How to save water in your garden

Overview

Hosepipe bans and water restrictions are always a challenge for gardeners. But if you get into the habit of saving water in your garden, you'll be able to take the restrictions in your stride. Storing rainwater will mean you can keep your plants alive in times of drought, and - if you have a water meter - it will save you money too.

How to do it

Using a water butt

1Saving rainwater is the best way to minimise water use in the garden. Fix a water butt to every rainwater downpipe on your house, shed, greenhouse, conservatory or garage. Slimline models are available for smaller gardens.


Adding water-retaining gel to compost

2Use water-retaining crystals or gel to retain water in containers so you don't have to water them so often. Organic, seaweed-based options are available. Line terracotta pots with polythene to reduce evaporation from the sides of the pot.


Mulching around plants with straw

3Mulch soil around plants with straw or bark to prevent evaporation of water from the soil's surface. This will also ward off slugs and prevent weeds from growing, which compete with your plants for water and nutrients.


Water sprinkler attached to a hose

4Avoid using sprinklers in the garden. They are not very efficient and can use up to 1000 litres of water an hour. Use seep hoses instead, which can be hidden beneath the soil and deliver water droplets directly to plants' roots.


Emptying dishwater onto grass

5Use grey water from your baths, showers and washing up bowls rather than fresh water from the tap. Grey water contains minimal amounts of soap and detergent, though an eco-friendly washing detergent should be used if you have frogs or other pondlife.


Watering container-grown plants

6Encourage your plants to develop deep root systems by watering them less frequently. Plants watered regularly will have shallow roots, because they do not need to delve deep into the soil in search for water. A good soak once every 10 days is sufficient for most plants.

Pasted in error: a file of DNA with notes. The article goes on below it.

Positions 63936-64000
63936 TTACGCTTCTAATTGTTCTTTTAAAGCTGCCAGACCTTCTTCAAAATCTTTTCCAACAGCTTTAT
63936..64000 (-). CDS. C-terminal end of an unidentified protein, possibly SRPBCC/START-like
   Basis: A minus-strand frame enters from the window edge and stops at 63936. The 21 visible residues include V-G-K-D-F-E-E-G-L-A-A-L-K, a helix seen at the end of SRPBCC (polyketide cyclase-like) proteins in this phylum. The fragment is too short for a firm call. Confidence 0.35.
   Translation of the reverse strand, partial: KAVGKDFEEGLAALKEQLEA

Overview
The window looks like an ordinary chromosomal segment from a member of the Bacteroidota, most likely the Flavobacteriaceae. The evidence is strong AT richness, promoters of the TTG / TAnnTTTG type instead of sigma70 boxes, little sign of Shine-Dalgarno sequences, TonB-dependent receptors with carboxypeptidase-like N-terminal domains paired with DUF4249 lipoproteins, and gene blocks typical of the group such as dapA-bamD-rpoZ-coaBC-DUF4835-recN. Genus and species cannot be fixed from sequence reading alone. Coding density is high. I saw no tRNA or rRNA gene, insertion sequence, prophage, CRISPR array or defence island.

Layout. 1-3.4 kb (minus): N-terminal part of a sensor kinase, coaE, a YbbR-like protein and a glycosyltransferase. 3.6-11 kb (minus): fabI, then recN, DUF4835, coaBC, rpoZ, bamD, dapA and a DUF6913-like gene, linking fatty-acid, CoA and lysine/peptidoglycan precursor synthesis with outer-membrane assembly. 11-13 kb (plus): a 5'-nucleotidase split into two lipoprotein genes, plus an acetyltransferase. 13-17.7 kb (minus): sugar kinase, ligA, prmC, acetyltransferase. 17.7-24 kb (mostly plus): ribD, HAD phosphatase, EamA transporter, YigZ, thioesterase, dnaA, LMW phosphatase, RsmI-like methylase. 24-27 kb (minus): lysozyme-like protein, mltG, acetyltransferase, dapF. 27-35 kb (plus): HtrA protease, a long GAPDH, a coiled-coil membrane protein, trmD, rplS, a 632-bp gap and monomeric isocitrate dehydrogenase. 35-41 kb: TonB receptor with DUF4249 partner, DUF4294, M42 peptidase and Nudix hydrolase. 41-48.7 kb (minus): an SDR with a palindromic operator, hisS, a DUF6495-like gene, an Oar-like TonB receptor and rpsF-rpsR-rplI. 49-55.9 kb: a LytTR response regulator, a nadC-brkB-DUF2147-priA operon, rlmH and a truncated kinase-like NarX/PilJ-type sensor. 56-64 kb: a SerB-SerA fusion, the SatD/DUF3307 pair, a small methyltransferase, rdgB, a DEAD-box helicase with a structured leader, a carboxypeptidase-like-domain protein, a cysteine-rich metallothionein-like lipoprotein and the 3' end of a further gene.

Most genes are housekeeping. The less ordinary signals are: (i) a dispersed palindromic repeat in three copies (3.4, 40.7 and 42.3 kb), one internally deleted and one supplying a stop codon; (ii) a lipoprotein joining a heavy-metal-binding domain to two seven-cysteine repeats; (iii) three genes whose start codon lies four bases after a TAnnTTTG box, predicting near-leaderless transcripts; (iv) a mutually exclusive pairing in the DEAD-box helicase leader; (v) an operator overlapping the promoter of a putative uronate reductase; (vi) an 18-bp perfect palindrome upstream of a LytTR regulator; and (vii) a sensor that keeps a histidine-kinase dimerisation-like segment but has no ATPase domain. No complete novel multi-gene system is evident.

Adam's tip

Choose young plants over mature ones, as they require less water.
Leave your lawn to grow to a length of 2.5cm in summer, to help it stay green during dry periods.



Discuss this project

Talkback: How to save water in your garden
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blossomville 24/11/2011 at 15:29

I have read with interest about saving water to water my plants. I have quite a large garden and live in a pretty dry part of the country. I have looked into getting water butts but haven't done so as yet.

My question is: What can I do as I have extremely low levels of rainfall. We had virtually no rain in May and June and the odd shower that didn't come to much this week?

Many thanks

Jon

Biddy 24/11/2011 at 15:29

If you live in an area of very low rainfall as I do you really have to change plants to suit if you want your garden to shine, maybe having just a few special favourite water hungry plants. The other option is to go for larger scale water collection. No messing about with little weenie water butts alone, go for recycled tanks like IBC's and juice transportation tanks off ebay and catch all your water when it does rain. We have 2000 litre capacity and are planning more. Think infrastucture!

ChristyRose 13/03/2012 at 17:46

Does the detergent in the washing up liquid not harm the plants at all?